Gini Dietrich

Predictable Success: The Lifecycle of Successful Businesses

By: Gini Dietrich | March 31, 2010 | 

Never have I felt so normal in the five year life of Arment Dietrich. I’m reading Les McKeown’s book, “Predictable Success” (due out in June, but you can get a copy of it electronically now), which is about the stages businesses (and their leaders) go through as they grow.

The drawing above is of the business stages Les discusses in his book, but I’d like to devote today’s blog solely on the stage he calls “fun.”

Sounds like a good stage to be in, right? Why would a business leader ever want their business to reach beyond the fun stage? 

For us, 2007 was the fun year. We were growing by leaps and bounds. We couldn’t lose a new business pitch. We were adding talent to support the growth. We added a leadership team to help free up my time to do what I do best. And then the recession hit.

We had to ask employees to pay half of their healthcare expenses. The leadership team took a 20 percent pay cut (and I stopped paying myself). We removed culture benefits, such as summer hours and company-paid wine:thirty. We no longer had groceries delivered every week. We stopped baking cookies every afternoon. We stopped winning new clients. In fact, clients were cutting their budgets and we had a bad streak of receiving letter after letter from clients saying the recession had hit them badly and they could no longer use our services.

We hit the whitewater stage in the middle of the worst recession our country has seen since the Great Depression.  Les explains in his book that the whitewater stage in when a business goes from feeding sales and creating phenomenal client experience to fighting fires and finding mistakes and emergencies daily. I remember having a conversation with our president when she said, “I’m no longer doing my job. I only fight fires.” How depressing. At the same time, more than one client told me that if I didn’t get back to working directly with them, they’d find an agency where they didn’t expect to have a relationship with the CEO. I’ve blogged here a lot about what that did to my psyche…and I knew I had to do something.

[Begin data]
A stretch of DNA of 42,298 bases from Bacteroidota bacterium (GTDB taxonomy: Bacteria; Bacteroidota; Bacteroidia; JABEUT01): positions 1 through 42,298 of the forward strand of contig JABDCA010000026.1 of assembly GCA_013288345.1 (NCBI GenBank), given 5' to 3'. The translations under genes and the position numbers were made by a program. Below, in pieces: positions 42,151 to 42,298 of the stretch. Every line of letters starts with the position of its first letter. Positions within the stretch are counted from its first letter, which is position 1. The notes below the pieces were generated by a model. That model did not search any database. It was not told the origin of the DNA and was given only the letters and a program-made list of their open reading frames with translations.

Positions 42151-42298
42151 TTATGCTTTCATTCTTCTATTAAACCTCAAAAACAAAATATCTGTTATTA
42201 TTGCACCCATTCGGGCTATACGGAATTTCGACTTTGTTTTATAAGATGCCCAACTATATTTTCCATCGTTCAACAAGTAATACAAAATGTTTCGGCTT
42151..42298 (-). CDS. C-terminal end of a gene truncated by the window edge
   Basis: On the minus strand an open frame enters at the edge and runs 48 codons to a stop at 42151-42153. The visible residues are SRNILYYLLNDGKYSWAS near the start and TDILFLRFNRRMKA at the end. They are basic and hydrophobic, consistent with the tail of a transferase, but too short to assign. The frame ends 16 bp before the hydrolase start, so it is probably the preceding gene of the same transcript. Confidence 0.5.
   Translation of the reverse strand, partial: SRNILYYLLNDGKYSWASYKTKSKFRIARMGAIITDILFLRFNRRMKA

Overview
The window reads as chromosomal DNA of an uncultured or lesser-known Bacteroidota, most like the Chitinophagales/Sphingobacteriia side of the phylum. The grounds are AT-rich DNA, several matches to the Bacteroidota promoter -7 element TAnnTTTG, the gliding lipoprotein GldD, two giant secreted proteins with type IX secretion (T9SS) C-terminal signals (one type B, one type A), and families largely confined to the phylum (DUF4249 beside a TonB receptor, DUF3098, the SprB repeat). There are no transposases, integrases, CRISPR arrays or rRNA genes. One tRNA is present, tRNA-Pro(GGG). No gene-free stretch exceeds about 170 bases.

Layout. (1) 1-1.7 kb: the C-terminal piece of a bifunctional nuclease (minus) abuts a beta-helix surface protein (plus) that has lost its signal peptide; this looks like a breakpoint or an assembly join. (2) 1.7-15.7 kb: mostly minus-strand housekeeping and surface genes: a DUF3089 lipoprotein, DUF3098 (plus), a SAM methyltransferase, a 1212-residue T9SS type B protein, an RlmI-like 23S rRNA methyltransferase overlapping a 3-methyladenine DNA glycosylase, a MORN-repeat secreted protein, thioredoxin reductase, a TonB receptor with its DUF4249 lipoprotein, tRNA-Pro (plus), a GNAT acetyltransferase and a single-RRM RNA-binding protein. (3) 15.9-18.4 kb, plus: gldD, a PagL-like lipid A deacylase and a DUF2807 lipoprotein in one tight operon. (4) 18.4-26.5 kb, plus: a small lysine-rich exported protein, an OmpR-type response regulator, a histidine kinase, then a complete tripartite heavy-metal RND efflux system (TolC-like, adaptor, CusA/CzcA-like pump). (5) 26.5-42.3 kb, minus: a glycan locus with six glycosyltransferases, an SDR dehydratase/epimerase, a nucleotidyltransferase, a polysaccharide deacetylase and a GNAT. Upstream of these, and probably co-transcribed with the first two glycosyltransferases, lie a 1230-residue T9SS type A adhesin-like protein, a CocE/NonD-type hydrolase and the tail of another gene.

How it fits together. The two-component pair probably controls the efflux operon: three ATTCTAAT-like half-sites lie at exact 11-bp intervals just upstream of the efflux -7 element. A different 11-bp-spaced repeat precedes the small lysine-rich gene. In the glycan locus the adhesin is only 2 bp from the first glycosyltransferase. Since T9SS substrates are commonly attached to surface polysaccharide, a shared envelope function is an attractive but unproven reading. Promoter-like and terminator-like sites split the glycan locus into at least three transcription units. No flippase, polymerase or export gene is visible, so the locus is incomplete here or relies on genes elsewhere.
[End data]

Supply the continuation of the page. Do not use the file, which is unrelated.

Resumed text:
That’s when I began to have thoughts of the fun phase. What did I do right back then? What did clients get from us that they no longer had? What did we do so we were able to enjoy the little perks? At the same time, I was having fun learning about social media and applying the platforms to business growth. And I decided to make some pretty drastic changes to get back to the fun.

If I were to put us in a phase, according to the diagram, I’d say we’re coming out of early struggle (again) and entering fun. But what Les is teaching me through his writing is that the fun lasts only so long and I have to get through whitewater to get to predictable success.

I’m ready for it this time. I know what changes need to happen and I know which flags to watch for so I can lead us into predictable success. Plus I’m reinstating summer hours!

Anyone want to place bets on how long it takes us to get to predictable success? To heck with that! How long will it take YOU to get to predictable success?

About Gini Dietrich

Gini Dietrich is the founder and CEO of Arment Dietrich, an integrated marketing communications firm. She is the author of Spin Sucks, co-author of Marketing in the Round, and co-host of Inside PR. She also is the lead blogger at Spin Sucks and is the founder of Spin Sucks Pro. Join the Spin Sucks   community!

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  • Deb Morrin

    Wow, great blog for us entrepreneurs and wannabes out here. Helps you keep going, thanks for posting this!

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  • Great post. Even better self awareness by CEO Gini. I’ll apply this to our firm even though we’ve been alive for 21 years. I’m sure we go in and out of all these phases.